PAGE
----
Final cost will be higher than the £326.5m agreed by sole contractor Multiplex, but still 'value for money'.
Wembley stadium will cost £410m to build, it emerged this week.

The construction cost has been widely reported as £326.5m because that was the guaranteed maximum price fixed between sole contractor Multiplex and client Wembley National Stadium Limited in September 2000.

But Building has learned that the figure will be £83.5m greater than that. Project insiders claim that the bulk of the cost of the lump sum design-and-build contract will be made up of £380m of trade packages. This includes steel, concrete, building services and preliminaries, and it allows for inflation up to the end of the project. The rest of the cost will include £10m for demolition, £10m for fixtures and fittings and a £10m contingency.

It is understood that Multiplex will be allowed to keep any money it saves during construction.

The £326.5m figure did not include fees, interest or fixtures and fittings. It did include a hotel and offices which have since been removed but not the newly enhanced banqueting facilities.

One source said: "The prelims have gone up a bit – that's the result of all the faffing about on this contract in the past two years. The trade package was always going to be around the £350m mark. People are saying that Multiplex has driven up the costs, but that's just not the case. The contract is extremely robust in terms of cost."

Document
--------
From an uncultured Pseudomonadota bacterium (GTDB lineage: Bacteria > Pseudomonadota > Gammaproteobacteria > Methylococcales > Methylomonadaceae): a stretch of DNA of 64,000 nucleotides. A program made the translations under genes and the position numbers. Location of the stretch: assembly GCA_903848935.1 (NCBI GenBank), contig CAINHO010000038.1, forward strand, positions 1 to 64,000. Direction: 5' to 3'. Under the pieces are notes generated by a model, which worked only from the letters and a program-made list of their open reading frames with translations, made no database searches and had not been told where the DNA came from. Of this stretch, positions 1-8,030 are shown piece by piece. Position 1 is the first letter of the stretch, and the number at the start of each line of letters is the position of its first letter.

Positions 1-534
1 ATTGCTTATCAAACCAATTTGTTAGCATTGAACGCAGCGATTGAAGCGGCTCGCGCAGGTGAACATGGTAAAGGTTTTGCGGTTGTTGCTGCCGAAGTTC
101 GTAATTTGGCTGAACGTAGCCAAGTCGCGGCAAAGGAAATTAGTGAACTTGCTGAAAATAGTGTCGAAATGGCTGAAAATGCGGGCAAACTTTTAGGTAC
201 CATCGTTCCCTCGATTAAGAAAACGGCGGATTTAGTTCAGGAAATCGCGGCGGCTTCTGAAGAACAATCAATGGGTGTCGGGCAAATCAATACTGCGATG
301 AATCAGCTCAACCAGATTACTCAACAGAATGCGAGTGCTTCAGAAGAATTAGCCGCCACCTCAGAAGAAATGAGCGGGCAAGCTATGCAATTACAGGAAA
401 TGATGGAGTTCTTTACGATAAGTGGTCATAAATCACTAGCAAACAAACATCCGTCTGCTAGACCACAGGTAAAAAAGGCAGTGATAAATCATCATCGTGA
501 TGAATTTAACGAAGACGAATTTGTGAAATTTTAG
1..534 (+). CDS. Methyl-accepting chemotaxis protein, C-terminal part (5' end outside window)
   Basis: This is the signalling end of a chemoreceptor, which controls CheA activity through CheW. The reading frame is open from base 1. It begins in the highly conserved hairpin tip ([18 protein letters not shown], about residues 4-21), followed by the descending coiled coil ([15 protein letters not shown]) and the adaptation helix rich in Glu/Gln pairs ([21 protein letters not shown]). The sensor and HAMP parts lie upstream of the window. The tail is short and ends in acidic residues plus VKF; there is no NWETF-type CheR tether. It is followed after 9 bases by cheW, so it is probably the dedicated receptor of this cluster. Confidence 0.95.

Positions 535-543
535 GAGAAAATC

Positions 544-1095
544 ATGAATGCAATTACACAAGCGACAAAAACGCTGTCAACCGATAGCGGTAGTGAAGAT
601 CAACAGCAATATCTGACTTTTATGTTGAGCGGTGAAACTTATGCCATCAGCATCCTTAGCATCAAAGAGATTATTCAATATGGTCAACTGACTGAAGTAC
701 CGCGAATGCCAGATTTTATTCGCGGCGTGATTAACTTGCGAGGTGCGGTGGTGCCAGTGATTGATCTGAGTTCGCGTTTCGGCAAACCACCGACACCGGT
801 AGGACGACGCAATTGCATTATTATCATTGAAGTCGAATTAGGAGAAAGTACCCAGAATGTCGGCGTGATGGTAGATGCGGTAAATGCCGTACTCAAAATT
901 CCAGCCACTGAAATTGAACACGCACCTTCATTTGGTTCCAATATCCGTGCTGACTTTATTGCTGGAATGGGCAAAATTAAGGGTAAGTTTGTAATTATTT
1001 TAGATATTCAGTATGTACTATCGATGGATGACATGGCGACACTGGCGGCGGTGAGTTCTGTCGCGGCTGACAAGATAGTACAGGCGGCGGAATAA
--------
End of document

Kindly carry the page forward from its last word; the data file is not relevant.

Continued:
Even £410m is considerably less than the £498m quoted in a report by QS Cyril Sweett, published last week. The report said £498m – a figure which included £48m for banking and £40m for insurance and design fees – was good value. "We consider that the Multiplex bid is value for money in terms of the market price for the scheme as designed, and in comparison with stadiums of similar standing."

Wembley will be more expensive than Stade de France and Stadium Australia in terms of the cost per seat but cheaper in terms of floor area, said the report. However, the pricetag of £498m is based on a construction start date of 1 May, and this has been put back to late summer.

Of Multiplex, the report said: "[It] is a major contractor with substantial international experience. It is, however, entering a high risk transfer contract in the UK, which is a new market."

WestLB was today due to sign a mandate to back the project after concluding a heads of terms agreement with WNSL at the start of the month. Financial close is due in August.